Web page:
In return, by treaty, the tribes received small cash payments and guaranteed the right to continue to hunt, fish, and gather in this ceded territory.

The additional 11 signs will be placed along other freeways, including Interstate 35 near Sturgeon Lake, over the coming weeks.

Copyright 2021 The Associated press. All rights reserved. This material may not be published, broadcast, rewritten or redistributed.


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Natalie Corona Memorial Highway signs unveiled, named after slain officer https://i69texas.org/natalie-corona-memorial-highway-signs-unveiled-named-after-slain-officer/ https://i69texas.org/natalie-corona-memorial-highway-signs-unveiled-named-after-slain-officer/#respond Fri, 05 Nov 2021 20:22:34 +0000 https://i69texas.org/natalie-corona-memorial-highway-signs-unveiled-named-after-slain-officer/ By Rosalio AhumadaThe Sacramento Bee COLUSA COUNTY, Calif .– Caltrans officials on Thursday unveiled road signs for Officer Natalie Corona Memorial Highway in Arbuckle, the hometown of the Davis police officer who was shot down while his career in law enforcement law was only just beginning. A team has installed north and southbound traffic signs […]]]>

By Rosalio Ahumada
The Sacramento Bee

COLUSA COUNTY, Calif .– Caltrans officials on Thursday unveiled road signs for Officer Natalie Corona Memorial Highway in Arbuckle, the hometown of the Davis police officer who was shot down while his career in law enforcement law was only just beginning.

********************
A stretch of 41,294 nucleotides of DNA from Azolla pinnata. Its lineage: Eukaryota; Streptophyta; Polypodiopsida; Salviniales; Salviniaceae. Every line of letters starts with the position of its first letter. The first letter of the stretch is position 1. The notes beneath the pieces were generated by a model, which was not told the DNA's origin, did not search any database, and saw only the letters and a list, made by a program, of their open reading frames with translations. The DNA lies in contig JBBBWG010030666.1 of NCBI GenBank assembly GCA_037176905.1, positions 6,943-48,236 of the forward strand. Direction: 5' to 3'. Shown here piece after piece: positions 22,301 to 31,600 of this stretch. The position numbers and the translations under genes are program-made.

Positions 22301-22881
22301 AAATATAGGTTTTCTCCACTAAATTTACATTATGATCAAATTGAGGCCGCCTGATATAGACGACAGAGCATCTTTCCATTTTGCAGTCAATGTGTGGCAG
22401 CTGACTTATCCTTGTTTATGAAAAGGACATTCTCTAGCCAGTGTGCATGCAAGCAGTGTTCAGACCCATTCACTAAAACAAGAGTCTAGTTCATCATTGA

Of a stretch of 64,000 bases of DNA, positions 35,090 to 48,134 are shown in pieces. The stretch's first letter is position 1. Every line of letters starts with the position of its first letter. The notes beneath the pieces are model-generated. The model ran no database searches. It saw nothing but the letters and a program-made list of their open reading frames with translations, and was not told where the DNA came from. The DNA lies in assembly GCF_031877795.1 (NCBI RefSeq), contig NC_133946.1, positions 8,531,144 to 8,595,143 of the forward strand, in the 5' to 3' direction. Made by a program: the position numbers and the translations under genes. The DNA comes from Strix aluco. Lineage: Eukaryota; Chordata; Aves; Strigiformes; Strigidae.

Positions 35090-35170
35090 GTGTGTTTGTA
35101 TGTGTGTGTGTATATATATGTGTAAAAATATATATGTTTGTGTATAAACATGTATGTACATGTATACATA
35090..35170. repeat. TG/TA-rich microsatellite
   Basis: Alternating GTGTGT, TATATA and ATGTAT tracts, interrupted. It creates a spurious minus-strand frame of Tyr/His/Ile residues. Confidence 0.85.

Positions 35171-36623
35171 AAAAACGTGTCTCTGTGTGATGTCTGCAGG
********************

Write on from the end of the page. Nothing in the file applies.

A team has installed north and southbound traffic signs along a 5-mile stretch of Interstate 5 in Colusa County, Caltrans announced on Twitter.

This stretch of I-5, from Greenbay Road to Salt Creek Drive in Colusa County via Arbuckle, was dedicated to honoring Corona by a concurrent resolution passed in July 2019. The resolution was presented by the member of Assembly Cecilia Aguiar-Curry, D-Winters. , whose district included parts of Colusa County.

Corona was a 22-year-old “rising star” with the Davis Police Department, who had completed her field training just weeks before being shot by an armed suspect. Police Chief Darren Pytel described the fatal shooting as a indiscriminate “ambush” that occurred on the evening of January 10, 2019, near 5th and D streets in downtown Davis.

The officer was responding to a minor road collision when a gunman approached the area on a bicycle, shot Corona down, opened fire on vehicles and homes in the area, and then committed suicide.

Authorities have identified Kevin Douglas Limbaugh, 48, as the man who shot Corona that night. Limbaugh was found dead from an apparently self-inflicted gunshot to the head in his neighboring house. No one else was injured in the shooting.

The Davis Police Department unveiled a memorial in January 2020 in honor of Corona and another of its deceased officers, Douglas Cantrill, who was 23 when he died in September 1959 after being shot by her own service weapon.